Thank you very much !!! Really good and clear concepts…

        - Roshan

          Amazing! Thank you! Your articles are outstanding! They are clear and precise to the point.

          - Perkone

            While the article outlines key elements of dependency injection, the code examples provided illustrate how one can implement the factory design pattern. This is obvious because you have to explicitly call getConsumer() every time. Anyway, decent article but the examples will cause confusion.

            - Andrei

              So clear to me now, thanks!

              - Sizhong Du

                TL;DR: DI just put all those connection points into an Object.

                - Nyng

                  Great article and well explained! Would you consider to add a few diagrams to this article? Or, at least, one diagram before and after the inversion of dependencies?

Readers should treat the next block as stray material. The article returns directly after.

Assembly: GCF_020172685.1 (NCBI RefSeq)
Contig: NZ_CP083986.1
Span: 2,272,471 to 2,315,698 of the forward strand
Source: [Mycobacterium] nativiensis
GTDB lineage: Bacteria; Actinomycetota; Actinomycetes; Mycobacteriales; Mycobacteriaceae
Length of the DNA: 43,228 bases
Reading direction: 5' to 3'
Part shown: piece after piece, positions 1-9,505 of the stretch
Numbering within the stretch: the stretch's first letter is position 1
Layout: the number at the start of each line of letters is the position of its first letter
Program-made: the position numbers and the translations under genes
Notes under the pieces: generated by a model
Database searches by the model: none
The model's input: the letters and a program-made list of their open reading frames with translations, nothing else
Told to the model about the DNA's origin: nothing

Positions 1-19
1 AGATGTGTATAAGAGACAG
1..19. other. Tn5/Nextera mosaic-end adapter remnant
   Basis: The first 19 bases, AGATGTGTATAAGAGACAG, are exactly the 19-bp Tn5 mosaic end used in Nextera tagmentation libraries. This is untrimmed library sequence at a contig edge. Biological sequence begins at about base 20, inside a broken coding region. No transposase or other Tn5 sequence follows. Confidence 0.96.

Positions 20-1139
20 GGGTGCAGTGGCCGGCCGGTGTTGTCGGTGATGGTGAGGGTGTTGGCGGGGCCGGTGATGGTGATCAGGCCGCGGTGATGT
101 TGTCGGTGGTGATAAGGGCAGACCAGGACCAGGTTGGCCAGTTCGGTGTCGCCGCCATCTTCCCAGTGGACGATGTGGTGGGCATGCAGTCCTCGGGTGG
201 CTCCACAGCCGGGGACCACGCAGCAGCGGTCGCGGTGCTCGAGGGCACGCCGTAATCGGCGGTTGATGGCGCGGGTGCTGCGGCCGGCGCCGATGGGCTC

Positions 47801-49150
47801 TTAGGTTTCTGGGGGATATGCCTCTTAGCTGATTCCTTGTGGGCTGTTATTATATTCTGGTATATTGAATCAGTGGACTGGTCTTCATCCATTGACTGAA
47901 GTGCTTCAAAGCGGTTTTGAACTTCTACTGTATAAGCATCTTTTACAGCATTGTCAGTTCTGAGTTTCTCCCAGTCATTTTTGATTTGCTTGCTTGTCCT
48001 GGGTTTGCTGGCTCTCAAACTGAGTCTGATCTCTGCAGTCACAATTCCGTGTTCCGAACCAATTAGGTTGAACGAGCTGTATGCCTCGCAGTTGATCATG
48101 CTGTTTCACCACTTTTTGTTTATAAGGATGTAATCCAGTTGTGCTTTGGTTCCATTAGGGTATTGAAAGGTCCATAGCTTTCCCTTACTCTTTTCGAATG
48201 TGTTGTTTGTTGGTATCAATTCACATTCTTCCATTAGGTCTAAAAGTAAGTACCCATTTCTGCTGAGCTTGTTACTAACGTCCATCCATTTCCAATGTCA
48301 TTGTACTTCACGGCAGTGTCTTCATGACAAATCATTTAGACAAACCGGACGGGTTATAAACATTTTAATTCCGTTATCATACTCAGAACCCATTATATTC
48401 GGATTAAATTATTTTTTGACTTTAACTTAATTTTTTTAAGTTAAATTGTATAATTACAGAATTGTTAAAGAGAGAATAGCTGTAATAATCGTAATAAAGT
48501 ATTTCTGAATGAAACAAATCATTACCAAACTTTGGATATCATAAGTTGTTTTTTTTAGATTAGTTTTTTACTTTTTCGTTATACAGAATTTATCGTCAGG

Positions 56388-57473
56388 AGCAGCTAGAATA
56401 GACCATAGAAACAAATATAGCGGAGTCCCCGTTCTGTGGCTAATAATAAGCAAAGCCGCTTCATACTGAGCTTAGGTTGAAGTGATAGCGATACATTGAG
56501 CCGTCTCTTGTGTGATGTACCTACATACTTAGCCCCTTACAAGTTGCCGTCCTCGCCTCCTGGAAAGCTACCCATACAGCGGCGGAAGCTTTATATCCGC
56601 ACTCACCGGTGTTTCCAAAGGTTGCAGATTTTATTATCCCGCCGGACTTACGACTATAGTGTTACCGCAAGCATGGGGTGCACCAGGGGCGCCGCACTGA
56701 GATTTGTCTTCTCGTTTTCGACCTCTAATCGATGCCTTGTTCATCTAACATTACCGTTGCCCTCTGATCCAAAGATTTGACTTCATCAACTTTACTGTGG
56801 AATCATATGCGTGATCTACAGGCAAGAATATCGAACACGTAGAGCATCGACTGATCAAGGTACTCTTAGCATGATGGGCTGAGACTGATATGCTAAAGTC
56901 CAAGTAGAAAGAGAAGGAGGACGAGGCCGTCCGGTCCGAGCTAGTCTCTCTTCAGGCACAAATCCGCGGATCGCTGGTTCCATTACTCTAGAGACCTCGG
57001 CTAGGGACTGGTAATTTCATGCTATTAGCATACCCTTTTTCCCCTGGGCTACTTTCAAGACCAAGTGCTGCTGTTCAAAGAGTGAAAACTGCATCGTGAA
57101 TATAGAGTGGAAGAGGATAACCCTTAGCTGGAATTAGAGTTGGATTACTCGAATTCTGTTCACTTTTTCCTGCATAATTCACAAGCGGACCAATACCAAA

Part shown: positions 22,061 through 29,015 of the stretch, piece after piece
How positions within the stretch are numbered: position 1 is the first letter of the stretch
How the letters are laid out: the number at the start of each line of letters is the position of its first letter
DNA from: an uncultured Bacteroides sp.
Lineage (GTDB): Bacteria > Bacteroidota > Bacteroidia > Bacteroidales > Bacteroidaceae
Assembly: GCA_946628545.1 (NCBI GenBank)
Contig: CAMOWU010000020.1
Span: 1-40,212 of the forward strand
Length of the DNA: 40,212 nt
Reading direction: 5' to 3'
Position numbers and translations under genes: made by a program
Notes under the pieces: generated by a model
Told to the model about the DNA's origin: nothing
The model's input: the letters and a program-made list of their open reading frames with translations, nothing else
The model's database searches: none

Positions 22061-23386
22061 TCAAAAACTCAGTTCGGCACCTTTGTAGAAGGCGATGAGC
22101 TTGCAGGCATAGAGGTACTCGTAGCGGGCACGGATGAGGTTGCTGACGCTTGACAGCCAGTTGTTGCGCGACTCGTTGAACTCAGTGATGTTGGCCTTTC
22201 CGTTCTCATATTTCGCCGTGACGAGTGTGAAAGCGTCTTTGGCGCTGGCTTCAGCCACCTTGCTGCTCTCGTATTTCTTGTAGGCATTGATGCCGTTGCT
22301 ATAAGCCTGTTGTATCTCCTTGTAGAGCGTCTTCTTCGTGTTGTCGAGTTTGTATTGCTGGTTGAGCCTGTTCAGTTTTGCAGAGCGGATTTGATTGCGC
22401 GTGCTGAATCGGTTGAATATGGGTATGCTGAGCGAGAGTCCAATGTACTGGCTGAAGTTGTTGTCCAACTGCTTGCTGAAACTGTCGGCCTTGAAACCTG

- Alejandro Carlstein

                    A great article. A message for those who don’t understand the advantage as I did. It can look confusing at first and why we need so much classes and interfaces. But when you are going to test them as individual components you will know the advantage of it. You no more need to modify classes when there is a new change If we use this pattern we can avoid rewriting test cases again.

                    - Saravanan